Effect Of Us Immigration Laws On Nigerian Immigrants



Immigration                Photo Credit – Bloom field Lawpractice

Trump’s victory at the US polls held a lot of positive and mostly negative stories for Nigerian immigrants. Trump rode his campaign on returning America back to the ‘real’ Americans. He proposed not only to stop illegal immigrants from coming in, but also to deport as many as 2-3 million immigrants, and also make the admission of legal immigrants stricter. Why will he do this? To take back America from ‘’aliens’’, to give American jobs back to American, and to reduce unemployment for Americans to as low as possible.

Talking about the threat posed by Africans and Nigerians in particular, Trump reportedly said at a rally in Kansas:

“We have to move Africans. Nigerians are everywhere now. I was at the meeting in Alaska and only Africans were everywhere. Where do you think they are from? From Nigeria! I saw them in each state where they got a job. Why can’t they find a job in the hometown in their native country? I know, because corruption reigns in their country. Their government plunders people. Therefore, they come here and take us away from our work. When I become a President, we will send all of them home. We will construct a wall along the Atlantic coast.”

Earlier this year, in concord with his campaign promises a lot of policies were enacted in US courtesy of President Donald Trump. The implication of these new immigration policies includes the fact that Unless the Federal Government reviews its visa policy with the United States of America, Nigerians will no longer enjoy visas to the US with two-year validity, according to an Executive Order issued by President Donald Trump.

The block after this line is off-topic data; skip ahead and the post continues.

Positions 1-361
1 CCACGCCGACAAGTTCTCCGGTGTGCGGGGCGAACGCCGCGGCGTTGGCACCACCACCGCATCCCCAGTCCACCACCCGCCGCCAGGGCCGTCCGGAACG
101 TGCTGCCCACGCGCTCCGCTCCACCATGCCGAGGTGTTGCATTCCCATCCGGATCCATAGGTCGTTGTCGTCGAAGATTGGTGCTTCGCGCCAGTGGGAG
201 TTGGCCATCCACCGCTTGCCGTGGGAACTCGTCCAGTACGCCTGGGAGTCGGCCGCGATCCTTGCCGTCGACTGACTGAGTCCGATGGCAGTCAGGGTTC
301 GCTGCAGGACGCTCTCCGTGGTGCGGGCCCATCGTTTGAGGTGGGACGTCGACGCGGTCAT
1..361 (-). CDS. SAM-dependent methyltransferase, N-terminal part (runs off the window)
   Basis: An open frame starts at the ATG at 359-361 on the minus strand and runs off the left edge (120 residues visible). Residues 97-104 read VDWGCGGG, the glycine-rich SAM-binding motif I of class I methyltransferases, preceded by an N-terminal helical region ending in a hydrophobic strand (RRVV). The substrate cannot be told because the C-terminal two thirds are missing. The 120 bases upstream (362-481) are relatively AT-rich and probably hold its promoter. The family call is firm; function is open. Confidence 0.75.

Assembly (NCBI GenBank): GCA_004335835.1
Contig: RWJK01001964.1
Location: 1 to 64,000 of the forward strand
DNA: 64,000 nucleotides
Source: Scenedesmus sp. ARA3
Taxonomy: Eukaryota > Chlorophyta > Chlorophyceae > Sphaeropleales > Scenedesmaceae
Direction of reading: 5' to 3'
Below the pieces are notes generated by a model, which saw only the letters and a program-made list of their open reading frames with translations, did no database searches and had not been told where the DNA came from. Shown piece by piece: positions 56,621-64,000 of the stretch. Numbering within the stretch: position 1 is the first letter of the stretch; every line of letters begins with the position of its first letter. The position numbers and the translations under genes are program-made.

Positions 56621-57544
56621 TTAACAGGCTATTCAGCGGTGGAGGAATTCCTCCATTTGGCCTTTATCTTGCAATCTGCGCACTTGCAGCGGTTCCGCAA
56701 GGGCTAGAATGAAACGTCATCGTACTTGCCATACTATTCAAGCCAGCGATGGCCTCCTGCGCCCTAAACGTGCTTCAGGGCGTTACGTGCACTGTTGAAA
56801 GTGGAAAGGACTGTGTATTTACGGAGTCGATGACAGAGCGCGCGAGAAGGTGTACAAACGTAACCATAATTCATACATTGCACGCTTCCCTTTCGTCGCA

Section 9 of the Executive Order states: “The Secretary of State shall review all non-immigrant visa reciprocity agreements to ensure that they are, with respect to each visa classification, truly reciprocal insofar as practicable with respect to validity period and fees, as required by sections 221(c) and 281 of the INA, 8 U.S.C. 1201(c) and 1351, and other treatment. “If a country does not treat United States nationals seeking non-immigrant visas in a reciprocal manner, the Secretary of State shall adjust the visa validity period, fee schedule, or other treatment to match the treatment of United States nationals by the foreign country, to the extent practicable.”

Currently, Nigeria issues a visa with one-year validity to US citizens, which is a non-reciprocation of the two-year visa the country issues to Nigerians, which is what the US President seeks to correct. Also, Nigerians who hold dual nationality will be affected if their other passport is from Syria, Iraq, Iran, Sudan, Libya, Somalia and Yemen, the seven Muslim-majority countries “of concern.” By this provision, except the Federal Government quickly reviews the validity of Nigerian visa to Americans, Nigerians also will be issued with one-year visas. With immediate take off of the Trump’s order, Nigerians holding valid two-year US visa are most likely going to be affected. Nigeria is also not reciprocating the fees charged by the American government, despite shorter visa validity. While the US charges Nigerians $160 for a typical visit visa, Nigeria charges $180, in addition to a $35 “processing fee.”

The section on dual nationality involving seven Muslim-majority countries is not expected to affect a significant number of Nigerians because a second citizenship of Syria, Iraq, Iran, Sudan, Libya, Somalia and Yemen is not common. However, Nigerians who have been to Syria, Iraq, Iran, Sudan, Libya, Somalia and Yemen in recent times may be subjected to extra immigration control with possible deportation.